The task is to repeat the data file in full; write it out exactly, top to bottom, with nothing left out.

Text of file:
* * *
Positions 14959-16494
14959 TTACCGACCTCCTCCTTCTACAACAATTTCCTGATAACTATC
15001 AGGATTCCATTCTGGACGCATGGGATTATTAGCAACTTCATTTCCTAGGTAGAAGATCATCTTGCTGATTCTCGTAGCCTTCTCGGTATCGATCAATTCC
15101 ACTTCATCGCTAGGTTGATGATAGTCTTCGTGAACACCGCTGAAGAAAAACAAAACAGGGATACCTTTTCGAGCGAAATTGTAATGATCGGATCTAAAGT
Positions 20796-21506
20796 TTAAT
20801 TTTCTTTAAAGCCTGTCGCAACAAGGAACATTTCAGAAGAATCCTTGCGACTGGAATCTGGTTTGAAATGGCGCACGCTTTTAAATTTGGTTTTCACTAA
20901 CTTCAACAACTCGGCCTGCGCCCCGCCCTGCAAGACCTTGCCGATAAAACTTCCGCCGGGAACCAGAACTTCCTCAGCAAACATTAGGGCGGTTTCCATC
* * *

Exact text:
Positions 14959-16494
14959 TTACCGACCTCCTCCTTCTACAACAATTTCCTGATAACTATC
15001 AGGATTCCATTCTGGACGCATGGGATTATTAGCAACTTCATTTCCTAGGTAGAAGATCATCTTGCTGATTCTCGTAGCCTTCTCGGTATCGATCAATTCC
15101 ACTTCATCGCTAGGTTGATGATAGTCTTCGTGAACACCGCTGAAGAAAAACAAAACAGGGATACCTTTTCGAGCGAAATTGTAATGATCGGATCTAAAGT
Positions 20796-21506
20796 TTAAT
20801 TTTCTTTAAAGCCTGTCGCAACAAGGAACATTTCAGAAGAATCCTTGCGACTGGAATCTGGTTTGAAATGGCGCACGCTTTTAAATTTGGTTTTCACTAA
20901 CTTCAACAACTCGGCCTGCGCCCCGCCCTGCAAGACCTTGCCGATAAAACTTCCGCCGGGAACCAGAACTTCCTCAGCAAACATTAGGGCGGTTTCCATC